Identifying Lawn Grub Damage and How to Treat for Them

Get Rid Of Lawn Grubs

If your lawn looks dry and thin, with several brown patches, it may not be due to a lack of water or nutrients. Your lawn may be under attack from something below the surface.

Small concentrations of grubs can be found in nearly every lawn in Canada. However, lawn grub damage may become evident until their numbers increase to a critical point. In addition, their presence also attracts larger critters, who consider these larvae a tasty treat, which can damage your lawn even more. Our experts will explain what a grub is and how to keep them from ruining your beautiful lawn.

Table of Contents:

What Are Lawn Grubs?

Lawn grubs in soil

The word "grub" is used to describe the larvae of various species of beetles. During the winter, their eggs lie dormant in the soil and hatch in the spring when the ground thaws. Lawn grubs feast on plant roots. Once they become adults, they lay more eggs, perpetuating the cycle for the next generation.

Lawn grubs are small and usually off-white in colour with a darker head. They live under the soil, but once exposed, they tend to curl up into a "C" shape. Typically, they’re between one to three centimeters in length, depending on the species of insect.

Signs of Lawn Grubs

Dead patches of grass from lawn grubs

It’s common for homeowners to mistake grub damage for other lawn issues. But if you know what to look for, you can save time and money by getting rid of grubs and regaining control of your lawn. Here are some signs that your lawn is under attack form grubs:

Increased Animal Activity

Lawn grubs are a favorite source of nourishment for birds, moles, raccoons, skunks, and other small animals. You may have grubs if you notice increased animal activity on your lawn during the early morning or evening hours or see signs of digging. These critters are likely targeting your lawn for the free meal(s). And once word gets out that delicious, nutritious grubs are on the menu, the activity will increase. While birds poking a few holes in your lawn may not create much of an issue, animals like moles and raccoons can quickly destroy your lawn to get at these yummy treats.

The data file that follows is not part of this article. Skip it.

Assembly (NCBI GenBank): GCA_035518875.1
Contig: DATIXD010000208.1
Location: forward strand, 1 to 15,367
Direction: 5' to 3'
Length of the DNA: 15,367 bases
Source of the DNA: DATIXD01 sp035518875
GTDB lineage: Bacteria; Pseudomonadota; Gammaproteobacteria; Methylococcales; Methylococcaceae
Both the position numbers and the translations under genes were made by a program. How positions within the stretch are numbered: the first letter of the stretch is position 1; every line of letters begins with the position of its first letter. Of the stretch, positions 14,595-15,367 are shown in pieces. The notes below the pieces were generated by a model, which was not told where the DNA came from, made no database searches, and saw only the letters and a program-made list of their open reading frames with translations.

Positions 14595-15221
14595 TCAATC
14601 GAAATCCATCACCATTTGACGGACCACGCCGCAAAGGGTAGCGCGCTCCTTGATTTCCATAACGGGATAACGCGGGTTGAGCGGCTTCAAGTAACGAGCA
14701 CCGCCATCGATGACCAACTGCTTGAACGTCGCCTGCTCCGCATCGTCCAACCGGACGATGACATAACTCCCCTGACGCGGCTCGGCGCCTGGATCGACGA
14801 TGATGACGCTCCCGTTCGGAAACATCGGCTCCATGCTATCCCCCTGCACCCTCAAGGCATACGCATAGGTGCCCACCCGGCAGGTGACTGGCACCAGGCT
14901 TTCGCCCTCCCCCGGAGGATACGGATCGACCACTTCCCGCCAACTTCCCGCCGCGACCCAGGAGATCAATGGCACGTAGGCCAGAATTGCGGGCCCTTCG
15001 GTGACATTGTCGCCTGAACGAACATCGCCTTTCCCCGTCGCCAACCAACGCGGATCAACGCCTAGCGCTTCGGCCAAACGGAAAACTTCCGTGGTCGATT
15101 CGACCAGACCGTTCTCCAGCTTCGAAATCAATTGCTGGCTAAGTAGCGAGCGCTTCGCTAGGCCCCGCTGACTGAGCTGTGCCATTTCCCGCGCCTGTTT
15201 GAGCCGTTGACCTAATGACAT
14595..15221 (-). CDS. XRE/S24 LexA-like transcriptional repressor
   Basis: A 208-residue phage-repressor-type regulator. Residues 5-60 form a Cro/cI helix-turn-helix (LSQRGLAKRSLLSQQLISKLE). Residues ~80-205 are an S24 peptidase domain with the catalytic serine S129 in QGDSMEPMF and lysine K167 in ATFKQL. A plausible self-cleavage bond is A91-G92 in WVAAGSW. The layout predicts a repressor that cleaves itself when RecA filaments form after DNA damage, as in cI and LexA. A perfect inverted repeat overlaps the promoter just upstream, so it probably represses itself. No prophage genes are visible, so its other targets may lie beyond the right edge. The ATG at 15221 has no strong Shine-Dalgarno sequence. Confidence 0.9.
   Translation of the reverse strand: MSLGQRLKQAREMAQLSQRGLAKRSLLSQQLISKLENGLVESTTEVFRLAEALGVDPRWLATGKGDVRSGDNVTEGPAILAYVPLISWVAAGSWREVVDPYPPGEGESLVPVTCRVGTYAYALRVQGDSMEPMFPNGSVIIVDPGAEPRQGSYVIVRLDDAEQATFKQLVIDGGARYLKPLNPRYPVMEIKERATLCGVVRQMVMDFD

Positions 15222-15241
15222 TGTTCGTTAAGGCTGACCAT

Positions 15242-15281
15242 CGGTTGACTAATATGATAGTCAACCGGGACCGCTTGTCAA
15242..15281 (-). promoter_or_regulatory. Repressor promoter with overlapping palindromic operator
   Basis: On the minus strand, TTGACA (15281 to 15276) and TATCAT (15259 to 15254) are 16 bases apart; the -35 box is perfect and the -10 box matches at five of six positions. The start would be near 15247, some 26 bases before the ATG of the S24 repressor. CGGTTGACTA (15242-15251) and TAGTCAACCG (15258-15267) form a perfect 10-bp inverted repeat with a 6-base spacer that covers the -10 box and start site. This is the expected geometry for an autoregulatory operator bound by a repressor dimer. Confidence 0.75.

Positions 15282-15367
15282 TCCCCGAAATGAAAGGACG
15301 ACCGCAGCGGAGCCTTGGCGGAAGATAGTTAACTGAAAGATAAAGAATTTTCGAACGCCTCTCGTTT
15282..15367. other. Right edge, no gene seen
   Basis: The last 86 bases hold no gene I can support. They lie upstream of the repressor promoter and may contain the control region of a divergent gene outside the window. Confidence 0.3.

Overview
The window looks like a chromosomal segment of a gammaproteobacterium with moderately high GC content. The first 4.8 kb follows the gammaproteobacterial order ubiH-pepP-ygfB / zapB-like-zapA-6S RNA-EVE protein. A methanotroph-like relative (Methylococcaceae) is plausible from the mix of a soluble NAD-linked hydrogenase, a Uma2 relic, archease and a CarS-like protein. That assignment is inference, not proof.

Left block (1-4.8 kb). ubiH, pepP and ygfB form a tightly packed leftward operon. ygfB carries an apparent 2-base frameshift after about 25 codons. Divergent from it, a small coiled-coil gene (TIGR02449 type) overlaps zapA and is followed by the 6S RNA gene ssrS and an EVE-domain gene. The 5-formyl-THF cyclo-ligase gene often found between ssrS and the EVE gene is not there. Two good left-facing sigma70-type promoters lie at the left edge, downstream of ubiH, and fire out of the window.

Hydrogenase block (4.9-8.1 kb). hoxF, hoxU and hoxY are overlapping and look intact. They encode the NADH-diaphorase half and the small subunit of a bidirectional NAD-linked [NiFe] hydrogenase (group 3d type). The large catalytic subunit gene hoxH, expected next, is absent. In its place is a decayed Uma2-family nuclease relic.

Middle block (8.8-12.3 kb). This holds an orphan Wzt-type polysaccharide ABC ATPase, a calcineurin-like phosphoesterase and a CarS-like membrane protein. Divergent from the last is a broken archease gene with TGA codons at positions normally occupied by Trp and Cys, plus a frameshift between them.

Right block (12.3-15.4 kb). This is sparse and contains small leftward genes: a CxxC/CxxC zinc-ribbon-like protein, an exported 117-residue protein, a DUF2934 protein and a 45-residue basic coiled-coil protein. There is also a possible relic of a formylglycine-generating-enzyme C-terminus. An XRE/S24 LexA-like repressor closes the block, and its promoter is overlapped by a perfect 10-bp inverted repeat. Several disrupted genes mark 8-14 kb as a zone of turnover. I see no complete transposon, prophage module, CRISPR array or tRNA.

Spongy Texture

Grubs feast on roots, which can cause your lawn to have a spongy texture and feel when walking across it. This is caused by the deterioration of the root system, which means there’s nothing left to anchor the grass to the soil. In this case, you can roll back the spongy patches of sod like a carpet to expose the grubs beneath.

Lawn Discolouration

Once the roots of your lawn are damaged, the grass will turn yellow and die, resulting in irregularly-shaped brown patches throughout your lawn. Many homeowners attribute this discolouration to a lack of water or some type of fungal disease.

How to Know If You Have Grubs in Your Lawn

Determining if lawn damage is from grubs can be tricky. To definitively test for grubs, wait until after a heavy rain and dig up approximately a 30 cm patch of your lawn where the grass has turned brown to expose the soil beneath. Your property will benefit from a treatment plan if more than five grubs are within the patch.

Learn More About: How to Revive Dead Grass

How to Get Rid of Lawn Grubs

Spraying Pesticide Treatment

There are a few ways to treat lawn grubs. Depending on your preference, you could choose a natural treatment option, such as nematodes, or a chemical treatment, such as pesticides. Here is a little more about what each option involves.

Nematodes Treatment

Nematodes are a natural treatment option for those who wish to avoid using chemicals. These microscopic worms are released into the soil and make their way into the bodies of the grubs.

Once there, they release infectious bacteria, which multiply and eventually prove fatal to the host. Nematodes are applied to the lawn in liquid form and may take several years to become established.

Pesticide Treatment

If you find five or more grubs when doing the quick test outlined above, apply appropriate treatment according to the label directions. Then, water the treatment thoroughly (one to three centimeters of irrigation) to move pesticides down to the root zone where the grub feeds.

Properly dispose of any pesticide containers according to label directions. And never pour leftover pesticide down drains or storm sewers.

When to Treat Your Lawn for Lawn Grubs

When to apply lawn grub treatment, such as pesticides, depends on where you live, as the temperature can affect grub activity and treatment effectiveness. For the most accurate recommendation on pesticide application, follow the manufacturer's instructions and if needed, seek professional advice.

Take Back Your Lawn with Help from The Grounds Guys®

Maintaining a beautiful lawn in Canada is not easy, especially when you have hungry grubs undermining all your hard work. For expert advice on pest control for lawns, contact The Grounds Guys to request a free estimate. Our team of experienced pros have the right equipment and training to keep your lawn healthy and beautiful throughout the season.